Initially, the teamwork element doesn’t feel as welcome or intuitive. However, after just a few races it starts to make sense and becomes quite fun. Whereas strategy in kart racers previously was all about preserving which pickups you had until an opportune time, Team Sonic Racing one ups this by encouraging players to stick together. You could be the best racer in the world and get first place, but if you leave your crew behind then your standing in the overall results will drag see you being dragged down by the others. It’s far better instead to drive straight and allow others to use your slipstream, share item boxes that you don’t need or hang back and offer skim boosts to the other guys than to try and claim the glory for yourself. It’s a compelling change and one that makes for a better cooperative dynamic than I have seen in other racers.

 

If team racing doesn’t sound like your thing, then do note that you can play with solo characters in an ‘every man for himself’ style arcade race mode. I will say however, that the amount of content for this as opposed to team racing is anaemic in comparison, so it should be seen as a tertiary setup or one that is fit for practising and nothing more.  If Team racing does sound good to you then there is a plentiful selection of activity for you. Most notably is a several chapter adventure mode which takes you through the various tracks and game-types in the form of a loose story. As a narrative it isn’t much, but it does provide some interaction and framing for the cast of characters. Thankfully, for those that don’t care about Big the Cat’s big ride, this is entirely skippable.

 

The main meat of the adventure mode is within the team racing, just about every chapter is gated by races and grand prix events, but there are notable exceptions. Much like Transformed, there are minigames to keep you occupied. For Team Sonic Racing you have the likes of ring races where you need to keep the timer at bay by collecting rings, Eggpawn Assaults where you have to destroy Eggman’s robots as they get in your way on the road and by far the worst mode I have seen, Daredevil. This mode is particularly notable as it was one of the few major barriers to progression for me. For this, you have to slalom through a succession of star posts on a track, on one side of the post is a point giving yellow zone and on the other is a multiplier giving red zone. To progress through these, you need to drift past the post without hitting it to gain points and with a certain amount of points you get awarded with medals. No matter which version of the daredevil mode I tried, it never felt that you were given enough points to get through and It always seemed to be the case that I scraped by with the minimum of success. It wasn’t fun in the slightest and needlessly difficult.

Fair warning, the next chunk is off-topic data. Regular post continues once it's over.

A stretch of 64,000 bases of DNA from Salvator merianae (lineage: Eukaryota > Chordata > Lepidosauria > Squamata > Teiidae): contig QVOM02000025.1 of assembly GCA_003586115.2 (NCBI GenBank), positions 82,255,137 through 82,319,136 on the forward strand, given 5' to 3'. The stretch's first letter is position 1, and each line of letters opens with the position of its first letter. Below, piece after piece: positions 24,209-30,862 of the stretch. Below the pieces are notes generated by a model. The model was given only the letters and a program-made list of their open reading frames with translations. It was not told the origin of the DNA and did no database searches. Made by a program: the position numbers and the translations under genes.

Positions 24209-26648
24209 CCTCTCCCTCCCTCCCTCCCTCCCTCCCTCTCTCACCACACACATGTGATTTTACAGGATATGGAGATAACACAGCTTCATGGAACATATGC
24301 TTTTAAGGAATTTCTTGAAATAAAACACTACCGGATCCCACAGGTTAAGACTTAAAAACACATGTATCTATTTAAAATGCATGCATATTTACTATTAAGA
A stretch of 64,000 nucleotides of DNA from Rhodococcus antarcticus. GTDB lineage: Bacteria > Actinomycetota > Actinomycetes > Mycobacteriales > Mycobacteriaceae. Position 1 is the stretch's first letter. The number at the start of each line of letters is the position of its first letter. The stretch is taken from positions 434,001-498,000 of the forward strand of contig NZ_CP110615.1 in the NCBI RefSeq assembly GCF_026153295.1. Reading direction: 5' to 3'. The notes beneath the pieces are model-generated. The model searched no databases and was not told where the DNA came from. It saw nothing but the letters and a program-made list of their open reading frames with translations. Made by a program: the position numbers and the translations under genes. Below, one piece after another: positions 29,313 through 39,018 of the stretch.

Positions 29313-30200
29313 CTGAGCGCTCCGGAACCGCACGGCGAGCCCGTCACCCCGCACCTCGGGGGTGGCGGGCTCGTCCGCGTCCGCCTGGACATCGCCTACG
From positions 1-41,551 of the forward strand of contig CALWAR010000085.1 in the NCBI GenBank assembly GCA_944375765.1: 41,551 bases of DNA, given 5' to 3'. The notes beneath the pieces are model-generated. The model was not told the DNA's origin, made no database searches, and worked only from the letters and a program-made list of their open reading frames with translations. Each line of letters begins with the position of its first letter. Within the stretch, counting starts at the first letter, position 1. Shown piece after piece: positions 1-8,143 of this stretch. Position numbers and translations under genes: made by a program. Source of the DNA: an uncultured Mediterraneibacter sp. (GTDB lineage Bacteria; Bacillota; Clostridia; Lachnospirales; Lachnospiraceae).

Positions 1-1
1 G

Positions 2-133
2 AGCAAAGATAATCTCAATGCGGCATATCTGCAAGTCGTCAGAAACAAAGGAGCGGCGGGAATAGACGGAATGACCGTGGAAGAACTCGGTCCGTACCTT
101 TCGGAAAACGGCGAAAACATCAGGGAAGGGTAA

There are other aspects that let down the game. Online there are some separate modes which usually just boil down to a gimmick or two per race. Lightning race for example causes a bolt of lightning to hit racers periodically through the competition, this can be fended off with invincibility pickups. Another sees you with just rocket pickups to take down enemies and by far the worst one, Vampiric race sees your speed dictated by the number of rings you have. In this mode you have only the void wisp pickup which sucks rings up from opposing players and the chaos on screen at times just makes the whole thing joyless. Otherwise, the game plays well online for standard racing or team racing. Unfortunately, I only had limited access to this in the pre-release, but thanks to the PSC crew I can attest that the netcode is competent, bar one random disconnect which was relatively unexplained.